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Locksmith Blog | Locksmiths Blog | Blog
Monday, 7 January 2013
Can a lock be too secure? | Locksmith Blog
Topic: General Chatter
I heard through the grapevine today that the local housing association responsible for the door and lock maintenance in the Wolverhampton area have decided to do a U-turn on upgrading all its doors to the all singing/dancing anti drill/bump/snap locks.

It seems the locksmiths employed by the housing association have been struggling for some time opening these locks when the tenants lose keys or get locked out and despite being trained at a local locksmith training school, still lack the techniques and tools to open these locks effectively.

I must admit i have been waiting for this for some time and surprised they managed for so long. I also recently spotted a small out of hours locksmiths contract offered online by the company.

Having worked on these monster doors in the past i feel for the inexperienced carpenters and handymen that get pushed into these tricky jobs.

Typically the doors comprise of a good quality composite door and frame, well fitted and equipped with all the extras; letter box guards, proper cylinder guards that bolt through the width and breadth of the door, high quality anti drill cylinders such as Roto, ABC trap pin or Mila Evolution.

Its fair to say that picking a good quality cylinder such as these is well out of the capabilities of a handyman and indeed a lot of locksmiths, drilling can be a hard slog when met with off center anti drill posts and stainless pins; without correct drill bits it would be nigh on impossible.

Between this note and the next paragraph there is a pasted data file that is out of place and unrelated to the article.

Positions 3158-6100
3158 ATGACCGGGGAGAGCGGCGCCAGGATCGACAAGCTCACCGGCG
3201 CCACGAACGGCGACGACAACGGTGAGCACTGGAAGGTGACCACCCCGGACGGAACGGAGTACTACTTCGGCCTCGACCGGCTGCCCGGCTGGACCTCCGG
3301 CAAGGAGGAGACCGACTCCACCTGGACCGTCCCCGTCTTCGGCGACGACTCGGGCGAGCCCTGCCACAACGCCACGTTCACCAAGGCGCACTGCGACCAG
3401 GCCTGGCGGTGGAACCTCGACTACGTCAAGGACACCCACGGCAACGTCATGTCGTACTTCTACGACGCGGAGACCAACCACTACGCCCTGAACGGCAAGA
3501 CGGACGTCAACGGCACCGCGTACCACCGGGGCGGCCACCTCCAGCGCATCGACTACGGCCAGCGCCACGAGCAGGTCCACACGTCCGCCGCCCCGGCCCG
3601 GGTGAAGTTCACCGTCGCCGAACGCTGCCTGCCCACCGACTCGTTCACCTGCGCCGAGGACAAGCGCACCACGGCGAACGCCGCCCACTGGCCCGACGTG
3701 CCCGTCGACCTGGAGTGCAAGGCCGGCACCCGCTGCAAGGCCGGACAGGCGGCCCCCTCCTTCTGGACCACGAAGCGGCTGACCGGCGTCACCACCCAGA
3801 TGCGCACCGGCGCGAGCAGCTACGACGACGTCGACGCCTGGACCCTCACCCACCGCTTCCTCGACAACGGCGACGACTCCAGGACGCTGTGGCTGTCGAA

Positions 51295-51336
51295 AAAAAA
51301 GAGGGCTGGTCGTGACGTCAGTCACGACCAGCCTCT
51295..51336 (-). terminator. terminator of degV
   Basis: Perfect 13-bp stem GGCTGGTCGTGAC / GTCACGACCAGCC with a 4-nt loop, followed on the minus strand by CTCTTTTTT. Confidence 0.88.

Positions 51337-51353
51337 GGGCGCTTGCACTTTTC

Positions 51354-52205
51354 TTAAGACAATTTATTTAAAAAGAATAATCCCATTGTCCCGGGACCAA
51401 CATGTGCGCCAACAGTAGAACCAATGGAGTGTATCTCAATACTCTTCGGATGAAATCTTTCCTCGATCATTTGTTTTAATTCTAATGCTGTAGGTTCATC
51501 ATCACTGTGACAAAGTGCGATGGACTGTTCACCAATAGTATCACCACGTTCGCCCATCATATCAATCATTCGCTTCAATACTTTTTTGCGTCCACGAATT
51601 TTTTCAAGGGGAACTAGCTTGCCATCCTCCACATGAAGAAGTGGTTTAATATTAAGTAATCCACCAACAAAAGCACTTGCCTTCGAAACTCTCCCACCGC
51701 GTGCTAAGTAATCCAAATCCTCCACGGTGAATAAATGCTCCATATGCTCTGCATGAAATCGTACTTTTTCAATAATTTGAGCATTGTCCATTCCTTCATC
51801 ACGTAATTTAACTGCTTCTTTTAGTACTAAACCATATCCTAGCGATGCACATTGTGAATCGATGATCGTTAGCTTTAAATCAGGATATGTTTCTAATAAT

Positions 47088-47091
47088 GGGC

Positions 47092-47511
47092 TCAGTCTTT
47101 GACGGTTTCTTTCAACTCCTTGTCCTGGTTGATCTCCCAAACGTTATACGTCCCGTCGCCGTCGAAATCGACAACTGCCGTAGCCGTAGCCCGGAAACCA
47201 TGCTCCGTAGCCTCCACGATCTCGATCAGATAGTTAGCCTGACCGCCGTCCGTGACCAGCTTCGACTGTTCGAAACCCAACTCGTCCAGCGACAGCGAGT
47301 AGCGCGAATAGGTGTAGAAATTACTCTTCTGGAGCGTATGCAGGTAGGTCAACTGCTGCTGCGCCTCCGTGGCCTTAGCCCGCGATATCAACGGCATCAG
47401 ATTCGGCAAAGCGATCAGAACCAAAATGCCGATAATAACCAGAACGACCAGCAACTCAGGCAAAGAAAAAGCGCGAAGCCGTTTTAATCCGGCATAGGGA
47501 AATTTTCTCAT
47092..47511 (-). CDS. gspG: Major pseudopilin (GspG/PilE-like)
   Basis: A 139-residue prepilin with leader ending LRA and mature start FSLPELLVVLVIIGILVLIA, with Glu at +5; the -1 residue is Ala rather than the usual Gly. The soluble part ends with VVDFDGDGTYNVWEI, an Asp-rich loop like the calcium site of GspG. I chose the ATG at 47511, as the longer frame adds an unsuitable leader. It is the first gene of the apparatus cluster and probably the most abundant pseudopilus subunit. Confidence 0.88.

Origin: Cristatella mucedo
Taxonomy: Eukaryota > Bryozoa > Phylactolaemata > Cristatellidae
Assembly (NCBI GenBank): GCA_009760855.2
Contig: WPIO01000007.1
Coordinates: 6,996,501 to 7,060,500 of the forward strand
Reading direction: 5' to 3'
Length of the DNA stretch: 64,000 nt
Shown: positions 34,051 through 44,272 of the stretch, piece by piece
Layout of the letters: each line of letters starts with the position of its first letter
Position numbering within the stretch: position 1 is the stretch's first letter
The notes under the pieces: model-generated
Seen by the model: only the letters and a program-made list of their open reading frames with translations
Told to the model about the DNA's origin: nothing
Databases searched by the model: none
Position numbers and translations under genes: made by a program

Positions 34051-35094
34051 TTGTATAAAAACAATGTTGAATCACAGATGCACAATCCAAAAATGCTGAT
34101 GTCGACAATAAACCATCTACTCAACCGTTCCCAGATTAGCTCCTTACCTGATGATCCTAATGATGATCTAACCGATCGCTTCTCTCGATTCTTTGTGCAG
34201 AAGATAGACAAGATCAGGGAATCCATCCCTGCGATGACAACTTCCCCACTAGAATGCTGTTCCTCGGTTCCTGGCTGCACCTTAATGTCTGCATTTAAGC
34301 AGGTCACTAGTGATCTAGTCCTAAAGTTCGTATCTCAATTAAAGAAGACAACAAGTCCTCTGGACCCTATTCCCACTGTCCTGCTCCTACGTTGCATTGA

Snapping is well and truly out of the question without causing considerable damage. The anti snap guards inside the doors are collossal and hold very well against destructive attack.

So the question arrises..

Can locks be too secure?

My opinion for what its worth is that lock manufacturers have been in such a rush to address the lock snapping problem and/or just jumping on the bandwagon that the products user friendliness and maintenance capabilities have been overlooked, possibly to the extent that these locks could actually cause as much harm as good.

Don't get me wrong here its important that security issues such as lock snapping and 'bumping' (if that is a problem?) are dealt with in new designs to conform to insurance requirements and to meet BS standards but should also be designed to be removed easilly by the end user should keys be lost or damaged locks needs changing.

Changing a vandalised euro is going to be much more hassle for the locksmith called to replace it if he cant just remove the interior handles to snap it out and prices in the future will increase to reflect that.

Im hoping that this issue will become more aparent to the manufacturers in the future and that solutions are developed to create a more user friendly lock.